We seek out patterns since they’re shortcuts to understanding. They provide an abbreviated means of making sense of things. When they work, they can save time and effort. But we sometimes find patterns in instances where none exist. Over time, we come to learn that searching for patterns can be a more complex task than anticipated. Take, for example, your basic multiplication table.

1 x 1 = 1 2 x 2 = 4 3 x 3 = 9

11 x 11 = 121 22 x 22 = 484 33 x 33 = 1,089

111 x 111 = 12,321 222 x 222 = 49,284 333 x 333 = 110,889

1111 x 1111 = 1,234,321 2222 x 2222 = 4,937,284 3333 x 3333 = 11,108,889

Someone searching for a pattern will notice that the number 1 has the property of producing a palindromic number sequence. Surely there should be another number that follows the same pattern. But no such sequence emerges with the numbers 2 and 3. In fact, the number 1 is the only number that holds this unique property.

4 x 4 = 16 5 x 5 = 25 6 x 6 = 36

44 x 44 = 1,936 55 x 55 = 3,025 66 x 66 = 4,356

444 x 444 = 197,136 555 x 555 = 308,025 666 x 666 = 443,556

4444 x 4444 = 19,749,136 5555 x 5555 = 30,858,025 6666 x 6666 = 44,435,556

7 x 7 = 49 8 x 8 = 64 9 x 9 = 81

77 x 77 = 5,929 88 x 88 = 7,744 99 x 99 = 9,801

777 x 777 = 603,729 888 x 888 = 788,544 999 x 999 = 998,001

7777 x 7777 = 60,481,729 8888 x 8888 = 78,996,544 9999 x 9999 = 99,980,001

Looking at the number 5 it can be seen that the number 25 is always present in the result obtained. Perhaps this provides a method, but when we look at the number 6 we find that the number 36 does not recur. Well, perhaps it works only with odd numbers, but when we look at the number 7 we see the number 29, but nowhere do we find the number 49. We note that the last number of each product is uniform and consistent, but the first numbers vary. Etc.

Our effort to draw easy parallels between numbers quickly reveals its limited reach. Patterns can be detected for each individual number, but when we try to derive laws from these our simple observational methods of looking for obvious patterns tend not to be easily generalized.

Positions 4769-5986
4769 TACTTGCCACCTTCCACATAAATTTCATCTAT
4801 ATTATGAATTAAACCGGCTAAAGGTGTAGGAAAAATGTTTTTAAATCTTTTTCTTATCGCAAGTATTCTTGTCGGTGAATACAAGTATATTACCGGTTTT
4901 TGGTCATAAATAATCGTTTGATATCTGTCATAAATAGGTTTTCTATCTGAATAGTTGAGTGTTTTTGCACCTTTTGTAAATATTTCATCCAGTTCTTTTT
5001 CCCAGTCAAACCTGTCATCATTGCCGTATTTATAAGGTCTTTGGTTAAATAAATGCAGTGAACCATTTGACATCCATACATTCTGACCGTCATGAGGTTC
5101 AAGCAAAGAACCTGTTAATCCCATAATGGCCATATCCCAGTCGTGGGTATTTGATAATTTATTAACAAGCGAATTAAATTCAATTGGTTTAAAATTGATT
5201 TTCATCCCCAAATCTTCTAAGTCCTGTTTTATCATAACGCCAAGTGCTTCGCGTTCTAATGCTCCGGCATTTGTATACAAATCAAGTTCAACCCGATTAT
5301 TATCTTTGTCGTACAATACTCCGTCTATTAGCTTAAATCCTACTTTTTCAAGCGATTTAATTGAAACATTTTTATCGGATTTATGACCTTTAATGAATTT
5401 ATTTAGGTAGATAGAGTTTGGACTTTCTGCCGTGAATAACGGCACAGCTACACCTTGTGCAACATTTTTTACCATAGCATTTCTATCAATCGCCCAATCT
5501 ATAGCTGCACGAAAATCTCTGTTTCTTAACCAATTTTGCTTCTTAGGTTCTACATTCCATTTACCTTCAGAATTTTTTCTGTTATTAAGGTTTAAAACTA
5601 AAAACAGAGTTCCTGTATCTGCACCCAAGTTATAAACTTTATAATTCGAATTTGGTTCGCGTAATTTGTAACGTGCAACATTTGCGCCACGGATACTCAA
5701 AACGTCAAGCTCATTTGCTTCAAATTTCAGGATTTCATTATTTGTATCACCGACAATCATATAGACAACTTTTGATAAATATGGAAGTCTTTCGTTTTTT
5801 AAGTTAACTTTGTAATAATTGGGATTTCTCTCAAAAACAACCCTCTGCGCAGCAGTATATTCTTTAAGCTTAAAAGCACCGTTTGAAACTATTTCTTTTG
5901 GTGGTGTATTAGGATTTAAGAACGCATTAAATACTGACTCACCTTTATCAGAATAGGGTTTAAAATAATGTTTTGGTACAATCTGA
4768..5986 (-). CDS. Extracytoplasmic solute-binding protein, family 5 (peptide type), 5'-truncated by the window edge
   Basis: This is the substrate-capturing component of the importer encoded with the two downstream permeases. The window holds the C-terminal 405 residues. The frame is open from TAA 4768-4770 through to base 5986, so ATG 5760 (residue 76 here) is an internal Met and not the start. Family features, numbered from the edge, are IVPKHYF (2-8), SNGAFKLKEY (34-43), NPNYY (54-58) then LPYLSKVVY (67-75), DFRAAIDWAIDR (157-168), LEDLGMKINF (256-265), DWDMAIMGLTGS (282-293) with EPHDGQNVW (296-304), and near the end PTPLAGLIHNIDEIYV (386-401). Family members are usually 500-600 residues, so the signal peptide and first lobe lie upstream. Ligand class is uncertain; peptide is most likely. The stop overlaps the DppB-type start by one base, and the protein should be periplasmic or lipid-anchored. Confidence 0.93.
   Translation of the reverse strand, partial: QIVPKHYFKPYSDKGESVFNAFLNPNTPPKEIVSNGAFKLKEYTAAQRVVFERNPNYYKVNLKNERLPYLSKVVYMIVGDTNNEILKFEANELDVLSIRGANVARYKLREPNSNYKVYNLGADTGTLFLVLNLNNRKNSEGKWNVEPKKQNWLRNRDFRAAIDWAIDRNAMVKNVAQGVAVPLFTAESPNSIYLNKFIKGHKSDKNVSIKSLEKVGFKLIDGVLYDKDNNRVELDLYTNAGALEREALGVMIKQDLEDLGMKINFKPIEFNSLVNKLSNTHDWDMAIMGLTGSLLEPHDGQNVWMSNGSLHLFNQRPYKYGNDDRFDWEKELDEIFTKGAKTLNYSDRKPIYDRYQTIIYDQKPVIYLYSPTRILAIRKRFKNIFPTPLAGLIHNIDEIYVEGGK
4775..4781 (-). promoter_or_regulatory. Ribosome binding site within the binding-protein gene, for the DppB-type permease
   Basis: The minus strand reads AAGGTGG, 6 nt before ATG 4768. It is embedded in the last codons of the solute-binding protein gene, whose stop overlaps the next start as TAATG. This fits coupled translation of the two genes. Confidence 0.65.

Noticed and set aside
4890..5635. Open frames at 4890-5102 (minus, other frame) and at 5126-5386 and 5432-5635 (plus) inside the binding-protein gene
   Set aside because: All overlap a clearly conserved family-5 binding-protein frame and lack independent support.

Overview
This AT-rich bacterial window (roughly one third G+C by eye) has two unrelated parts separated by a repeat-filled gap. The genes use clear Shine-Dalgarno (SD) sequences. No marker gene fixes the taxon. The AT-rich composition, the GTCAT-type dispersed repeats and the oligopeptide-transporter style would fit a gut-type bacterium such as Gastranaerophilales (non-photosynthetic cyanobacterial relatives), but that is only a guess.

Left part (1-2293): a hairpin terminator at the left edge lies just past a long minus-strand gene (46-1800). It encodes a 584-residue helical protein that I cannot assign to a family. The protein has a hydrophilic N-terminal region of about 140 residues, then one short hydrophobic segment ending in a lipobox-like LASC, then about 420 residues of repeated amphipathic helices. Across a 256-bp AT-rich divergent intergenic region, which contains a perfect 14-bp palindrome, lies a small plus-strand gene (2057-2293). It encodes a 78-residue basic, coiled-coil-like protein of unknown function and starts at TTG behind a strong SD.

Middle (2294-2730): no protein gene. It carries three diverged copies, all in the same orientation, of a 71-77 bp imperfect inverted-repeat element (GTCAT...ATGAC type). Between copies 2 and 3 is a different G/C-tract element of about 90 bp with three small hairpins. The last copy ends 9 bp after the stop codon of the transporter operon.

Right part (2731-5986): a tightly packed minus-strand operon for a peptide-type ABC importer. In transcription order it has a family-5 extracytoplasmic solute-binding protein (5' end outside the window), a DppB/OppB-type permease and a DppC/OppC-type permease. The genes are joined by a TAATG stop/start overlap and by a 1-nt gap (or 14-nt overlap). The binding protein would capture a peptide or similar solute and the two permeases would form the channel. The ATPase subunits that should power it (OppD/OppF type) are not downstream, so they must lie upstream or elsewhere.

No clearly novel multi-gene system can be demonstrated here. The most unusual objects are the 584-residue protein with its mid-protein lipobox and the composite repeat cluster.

As in number theory so too in legal theory. One would think that a set of reasons which works well in one context can be easily applied to another. We deceive ourselves into believing that simply because a set of reasons makes sense in one area it will necessarily make sense in a different area. We simplify reality to keep it comprehensible, detecting patterns we believe must be universal, without recognizing how reality is more complex and multi-faceted than we’ve assumed.

“The world looks like a multiplication-table, or a mathematical equation, which, turn it how you will, balances itself.” ––Ralph Waldo Emerson

Patterns do not necessarily conform to our expectations. This is why each case must be looked at separately. This is why overstatement and generalization are ineffective and why universality can never be assumed. Proving a disputed fact or conclusion should be looked at mathematically––in much the same way axioms are set forth. Holding an idea up to the light––only then will its true pattern reveal itself.